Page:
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Sajan Lal is from Faizabad, Uttar Pradesh, but has been living in Delhi since 1982. Like Lalji, he too buys his rabdi from Bablu and Mukesh, but makes his rasgullas and ice cream himself.

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As he makes you a faluda-kulfi (swiftly going through the steps — ice cream, faluda, chashni, rabdi, ice cream again and a deft dash of Rooh Afza) he tells you that he lives in Paharganj, as do many others in his trade.

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When you’re here, do try the rasmalai; it is soft, flavourful and utterly beautiful to behold. If you’re craving something salty, ask for the dhoklas. The dhoklas are a recent addition to the menu (it was his first day of selling dhoklas on the day of the interview); he is looking to add variety

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The best thing he makes is the rasmalai; it is soft, flavourful and utterly beautiful to behold.

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Sajan Lal sets up shop at 10am, and stays till around 8.30pm, which is when his stock usually runs out.

Find it here: Near Bank of Baroda, M Block, Connaught Place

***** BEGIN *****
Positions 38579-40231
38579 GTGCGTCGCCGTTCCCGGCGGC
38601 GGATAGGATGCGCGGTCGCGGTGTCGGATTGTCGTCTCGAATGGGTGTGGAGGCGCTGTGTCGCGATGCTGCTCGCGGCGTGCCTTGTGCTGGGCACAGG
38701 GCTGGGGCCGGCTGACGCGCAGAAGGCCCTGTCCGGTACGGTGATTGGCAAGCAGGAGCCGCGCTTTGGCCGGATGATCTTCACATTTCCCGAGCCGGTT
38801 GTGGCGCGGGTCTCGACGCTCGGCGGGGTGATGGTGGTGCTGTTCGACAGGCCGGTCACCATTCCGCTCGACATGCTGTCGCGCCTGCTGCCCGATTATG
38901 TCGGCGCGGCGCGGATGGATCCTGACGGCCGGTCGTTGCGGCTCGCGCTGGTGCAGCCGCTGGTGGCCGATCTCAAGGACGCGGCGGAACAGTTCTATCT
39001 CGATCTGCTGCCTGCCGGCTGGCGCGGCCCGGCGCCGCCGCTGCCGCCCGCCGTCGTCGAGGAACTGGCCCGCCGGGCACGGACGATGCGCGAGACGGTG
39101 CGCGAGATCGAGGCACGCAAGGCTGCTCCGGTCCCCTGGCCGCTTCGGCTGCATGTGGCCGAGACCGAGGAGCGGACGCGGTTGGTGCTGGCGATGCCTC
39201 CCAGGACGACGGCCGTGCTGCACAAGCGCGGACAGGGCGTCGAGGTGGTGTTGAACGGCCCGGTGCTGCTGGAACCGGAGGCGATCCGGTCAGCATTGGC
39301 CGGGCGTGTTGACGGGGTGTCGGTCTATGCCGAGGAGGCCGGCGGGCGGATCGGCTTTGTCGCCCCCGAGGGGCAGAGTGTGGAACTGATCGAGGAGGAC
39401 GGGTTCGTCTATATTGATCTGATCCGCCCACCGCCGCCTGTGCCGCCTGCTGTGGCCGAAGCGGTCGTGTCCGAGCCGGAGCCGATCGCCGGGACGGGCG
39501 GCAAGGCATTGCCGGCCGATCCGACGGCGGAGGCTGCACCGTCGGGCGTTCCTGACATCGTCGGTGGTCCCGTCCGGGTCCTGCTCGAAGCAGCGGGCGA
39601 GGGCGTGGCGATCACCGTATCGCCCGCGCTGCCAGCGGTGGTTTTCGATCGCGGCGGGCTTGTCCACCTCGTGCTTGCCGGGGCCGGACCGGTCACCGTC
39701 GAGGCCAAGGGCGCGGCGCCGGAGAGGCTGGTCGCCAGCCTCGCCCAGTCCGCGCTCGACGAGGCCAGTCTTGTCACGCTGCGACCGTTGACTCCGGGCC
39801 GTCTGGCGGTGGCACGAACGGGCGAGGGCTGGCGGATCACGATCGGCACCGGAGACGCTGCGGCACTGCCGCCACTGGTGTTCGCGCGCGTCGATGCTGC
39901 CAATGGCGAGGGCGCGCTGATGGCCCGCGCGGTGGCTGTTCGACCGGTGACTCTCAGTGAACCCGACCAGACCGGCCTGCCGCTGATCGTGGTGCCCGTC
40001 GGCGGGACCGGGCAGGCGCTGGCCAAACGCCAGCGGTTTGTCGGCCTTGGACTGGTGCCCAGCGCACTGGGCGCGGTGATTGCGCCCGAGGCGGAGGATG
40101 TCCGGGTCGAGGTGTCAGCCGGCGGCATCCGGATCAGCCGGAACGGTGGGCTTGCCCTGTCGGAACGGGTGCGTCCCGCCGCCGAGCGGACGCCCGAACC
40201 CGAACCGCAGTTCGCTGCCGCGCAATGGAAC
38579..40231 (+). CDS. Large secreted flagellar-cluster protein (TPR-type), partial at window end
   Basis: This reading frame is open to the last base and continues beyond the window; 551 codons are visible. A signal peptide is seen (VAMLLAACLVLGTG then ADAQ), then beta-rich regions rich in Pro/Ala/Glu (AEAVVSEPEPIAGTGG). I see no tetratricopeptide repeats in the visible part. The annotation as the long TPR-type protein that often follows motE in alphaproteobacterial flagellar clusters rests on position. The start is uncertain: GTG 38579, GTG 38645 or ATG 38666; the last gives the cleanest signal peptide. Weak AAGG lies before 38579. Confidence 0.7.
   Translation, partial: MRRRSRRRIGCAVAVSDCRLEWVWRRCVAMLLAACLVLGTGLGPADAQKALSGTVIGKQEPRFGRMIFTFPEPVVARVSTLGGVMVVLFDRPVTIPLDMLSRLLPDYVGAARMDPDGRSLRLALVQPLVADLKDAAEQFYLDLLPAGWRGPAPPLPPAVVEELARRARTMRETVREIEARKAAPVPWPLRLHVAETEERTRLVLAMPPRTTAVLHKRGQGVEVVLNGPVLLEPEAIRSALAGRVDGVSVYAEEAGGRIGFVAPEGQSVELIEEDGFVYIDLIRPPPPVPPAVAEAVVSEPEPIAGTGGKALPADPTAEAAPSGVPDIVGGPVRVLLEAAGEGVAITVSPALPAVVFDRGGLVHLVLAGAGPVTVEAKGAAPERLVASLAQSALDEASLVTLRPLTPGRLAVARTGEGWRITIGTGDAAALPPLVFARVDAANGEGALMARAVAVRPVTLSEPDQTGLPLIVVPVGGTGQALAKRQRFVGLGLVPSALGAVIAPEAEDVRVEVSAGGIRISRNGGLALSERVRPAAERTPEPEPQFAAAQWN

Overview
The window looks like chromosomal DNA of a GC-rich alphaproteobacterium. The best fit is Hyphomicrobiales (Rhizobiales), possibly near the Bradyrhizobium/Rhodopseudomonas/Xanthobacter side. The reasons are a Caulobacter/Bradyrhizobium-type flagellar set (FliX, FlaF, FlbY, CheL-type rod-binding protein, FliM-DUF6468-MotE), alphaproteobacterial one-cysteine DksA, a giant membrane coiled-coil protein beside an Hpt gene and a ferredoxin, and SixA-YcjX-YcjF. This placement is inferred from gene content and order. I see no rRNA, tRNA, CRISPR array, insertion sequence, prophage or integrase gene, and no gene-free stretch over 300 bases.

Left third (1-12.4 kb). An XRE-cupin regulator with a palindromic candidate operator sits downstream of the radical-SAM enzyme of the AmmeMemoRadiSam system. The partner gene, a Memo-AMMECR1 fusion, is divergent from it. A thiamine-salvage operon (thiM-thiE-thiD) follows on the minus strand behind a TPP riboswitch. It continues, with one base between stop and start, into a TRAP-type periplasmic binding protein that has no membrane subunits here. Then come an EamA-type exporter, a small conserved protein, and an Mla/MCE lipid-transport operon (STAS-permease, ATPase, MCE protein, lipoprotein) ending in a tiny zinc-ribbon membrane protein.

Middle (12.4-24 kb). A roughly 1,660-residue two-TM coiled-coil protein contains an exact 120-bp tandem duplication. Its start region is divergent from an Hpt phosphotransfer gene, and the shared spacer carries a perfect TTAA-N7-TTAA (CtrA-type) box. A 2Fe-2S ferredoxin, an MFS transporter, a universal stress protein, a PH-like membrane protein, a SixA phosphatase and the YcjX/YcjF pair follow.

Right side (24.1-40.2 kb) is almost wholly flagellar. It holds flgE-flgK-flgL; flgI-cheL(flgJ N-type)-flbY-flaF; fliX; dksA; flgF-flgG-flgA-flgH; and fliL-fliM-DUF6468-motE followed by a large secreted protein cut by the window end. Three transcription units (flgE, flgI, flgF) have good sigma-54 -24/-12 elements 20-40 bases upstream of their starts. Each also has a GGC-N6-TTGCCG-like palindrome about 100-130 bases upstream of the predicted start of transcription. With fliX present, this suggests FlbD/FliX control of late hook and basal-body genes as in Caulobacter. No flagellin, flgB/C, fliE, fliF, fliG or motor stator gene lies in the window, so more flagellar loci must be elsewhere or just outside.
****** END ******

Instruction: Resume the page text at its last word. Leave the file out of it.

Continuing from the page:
Contact: 9953939342

3. Sanjay Agarwal’s stall

Sanjay Agarwal runs a stall near Barakhamba Road metro station, selling faluda, rabdi, kulfi and rasgullas. It is probably one of the most famous sweet stalls in CP, if not all of Delhi – before Sanjay hopped on board, his father had been running it for 40 years.

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The place is always crowded, with people asking for their favourite desserts.
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Unlike most other vendors, he breaks a rasgulla into half before serving it to you, and when you express surprise upon learning that he too lives in Paharganj and buys his rabdi from Bablu and Mukesh, he tells you that this is no coincidence. Lalji is his brother-in-law and Sajan Lal is his father’s younger brother. In shop number 53, Shankar Market, sits Rampher, Lalji’s brother. He only sells faluda kulfi, says Sanjay Agarwal.